Another concert disturbance at the  London Philharmonic

Another concert disturbance at the London Philharmonic


norman lebrecht

December 02, 2011

This time, they waited until the piece was over before shouting ‘rubbish!’ (The Times) and ‘What a load of rubbish. Jesus!’ in the Guardian’s hearing.

The piece was Towards Osiris by Matthias Pintscher, one of a series commissioned by the Berlin Philharmonic to augment Holst’s The Planets. It is beautifully crafted and has a showpiece trumpet solo. One man in the audience didn’t like it.

What happened next is more disturbing. Hilary Finch writes in The Times: A man with a walkie-talkie and two big bouncers were immediately summoned to the offender’s seat. Now quite why this audience member’s response should be considered more disruptive than the braying bravos that frequently deafen the end of an only mediocre performance is beyond understanding.’

Clearly, the LPO is on the alert for disrupters after being involved in two major incidents this year. But it is perfectly legitimate to shout an opinion after the  music has finished. To suppress that would be a violation of the right to free speech.


  • Shameful and stupid… Will classical concerts be the next victim of political correctness ?

    Time to send the LPO management (and the “big bouncers”, for that matter) a recording of the premiere of Varese’s “Déserts” or Chereau-Boulez’ rendering of Wagner’s Tetralogy… They’ll hear/see what is a real “concert disturbance” !

  • Tor.Fromyhr says:

    This action by LPO administration makes a complete mockery of any positive accolades the orchestra may receive or have received. The patron acted impeccably in waiting until the end of the performance. Why is our industry managed by so many idiots?

    • Dan P. says:

      Regardless of the qualities of Mr. Pintscher’s work, that the music meant enough, one way or the other, to someone so that they reacted from the heart is a healthy sign. Although it may not be productive to go as far as a 50’s Scherchen-led Berlin performance of Schoenberg’s Moses and Aron during which both the audience AND the singers got into an extended shouting match, you know that an audience doesn’t really understand or care when it politely and mindlessly applauds everything to the same extent.

      Recently, after a gala opening performance of New York’s signature orchestra in which a very famous singer prettily (and, I think, mindlessly) sang the final scene of Salome in what could only be described as a festively pink party dress, I wanted to boo as well but I was attending as someone’s guest, and that would have been obnoxious.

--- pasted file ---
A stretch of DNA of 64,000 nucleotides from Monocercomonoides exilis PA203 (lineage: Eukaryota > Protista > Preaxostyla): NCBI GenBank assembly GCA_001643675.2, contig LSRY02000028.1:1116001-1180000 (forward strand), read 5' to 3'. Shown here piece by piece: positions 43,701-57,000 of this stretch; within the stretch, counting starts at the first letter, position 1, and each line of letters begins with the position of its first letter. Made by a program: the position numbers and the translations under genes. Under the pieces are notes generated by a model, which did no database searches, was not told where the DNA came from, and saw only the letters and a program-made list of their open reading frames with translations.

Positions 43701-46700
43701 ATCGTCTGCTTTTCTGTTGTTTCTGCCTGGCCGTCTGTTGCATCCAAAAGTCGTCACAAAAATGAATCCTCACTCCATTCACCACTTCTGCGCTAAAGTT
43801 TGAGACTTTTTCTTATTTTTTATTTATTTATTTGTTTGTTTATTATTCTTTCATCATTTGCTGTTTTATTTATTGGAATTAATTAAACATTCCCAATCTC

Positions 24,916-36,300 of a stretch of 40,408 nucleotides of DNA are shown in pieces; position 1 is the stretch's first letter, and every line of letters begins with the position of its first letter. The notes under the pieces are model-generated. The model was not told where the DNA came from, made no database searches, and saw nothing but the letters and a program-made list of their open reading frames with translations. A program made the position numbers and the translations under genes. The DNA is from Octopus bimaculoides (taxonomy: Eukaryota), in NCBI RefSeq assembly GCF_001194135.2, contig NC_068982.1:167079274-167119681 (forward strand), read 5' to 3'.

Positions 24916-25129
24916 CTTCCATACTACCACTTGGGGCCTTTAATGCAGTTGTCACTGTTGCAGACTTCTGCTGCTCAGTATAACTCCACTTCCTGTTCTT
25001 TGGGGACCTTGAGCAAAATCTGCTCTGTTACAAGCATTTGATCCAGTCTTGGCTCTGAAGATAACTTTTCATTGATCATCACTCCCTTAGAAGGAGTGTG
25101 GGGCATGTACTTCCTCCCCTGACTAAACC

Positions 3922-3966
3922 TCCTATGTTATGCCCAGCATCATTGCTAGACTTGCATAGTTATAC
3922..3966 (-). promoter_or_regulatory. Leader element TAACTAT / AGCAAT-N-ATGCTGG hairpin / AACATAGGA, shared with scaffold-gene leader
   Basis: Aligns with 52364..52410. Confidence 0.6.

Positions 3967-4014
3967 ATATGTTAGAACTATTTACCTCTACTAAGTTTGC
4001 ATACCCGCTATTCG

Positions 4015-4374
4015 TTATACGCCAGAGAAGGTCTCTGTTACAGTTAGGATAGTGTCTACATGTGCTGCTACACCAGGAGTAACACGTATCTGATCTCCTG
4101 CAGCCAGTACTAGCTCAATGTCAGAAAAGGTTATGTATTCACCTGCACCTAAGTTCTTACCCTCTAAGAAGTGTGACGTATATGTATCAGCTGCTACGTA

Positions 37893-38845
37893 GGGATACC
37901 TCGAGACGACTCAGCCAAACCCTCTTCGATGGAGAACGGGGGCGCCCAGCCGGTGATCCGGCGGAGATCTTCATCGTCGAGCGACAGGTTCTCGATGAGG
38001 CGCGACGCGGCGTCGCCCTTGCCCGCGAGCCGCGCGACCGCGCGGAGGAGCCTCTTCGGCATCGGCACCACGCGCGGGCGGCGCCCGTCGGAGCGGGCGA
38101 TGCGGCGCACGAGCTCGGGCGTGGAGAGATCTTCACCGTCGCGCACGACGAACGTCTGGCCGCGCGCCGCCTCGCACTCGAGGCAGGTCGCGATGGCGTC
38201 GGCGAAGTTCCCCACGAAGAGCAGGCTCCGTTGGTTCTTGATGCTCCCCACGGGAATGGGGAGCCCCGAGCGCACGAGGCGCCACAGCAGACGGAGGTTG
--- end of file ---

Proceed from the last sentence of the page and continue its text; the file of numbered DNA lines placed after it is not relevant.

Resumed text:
Dan P.

      Dan P.

  • Alexander Radziewski says:

    maybe commissioned by management because only the performance without special show elements seems to be not entertaining enough. Could bring some more people from the sports arenas to the concert-hall.
    What’s about cheerleader girls for announcing the pieces? 🙂

    • Dan P. says:

      There was so much going on! There was the local kid conducting and bouncing around as if he were barefoot on hot coals, there were the super-titles continually flashing on and off, and then the pink party dress singing lady. The cheerleaders would have certainly made it perfect..

      Dan P.

  • Alexander Radziewski says:

    Nothing new under the sun:

  • Tommy says:

    Before this all gets silly, would anyone like to present evidence that proves it was the ‘LPO management’ that ordered the bouncers? Is there any chance it could have been the Royal Festival Hall’s decision? It’s usually venues that have security, not orchestras.

  • Michael says:

    It could also be that while plans were being made to prevent another concert disruption from taking place, this scenario was never specifically discussed or planned for since it’s relatively unlikely. I’m speculating here, but I could easily see how security could have overreacted in the absence of a clear plan, especially if they were under huge pressure from management (and I imagine they are) to stop audience members from interrupting concerts.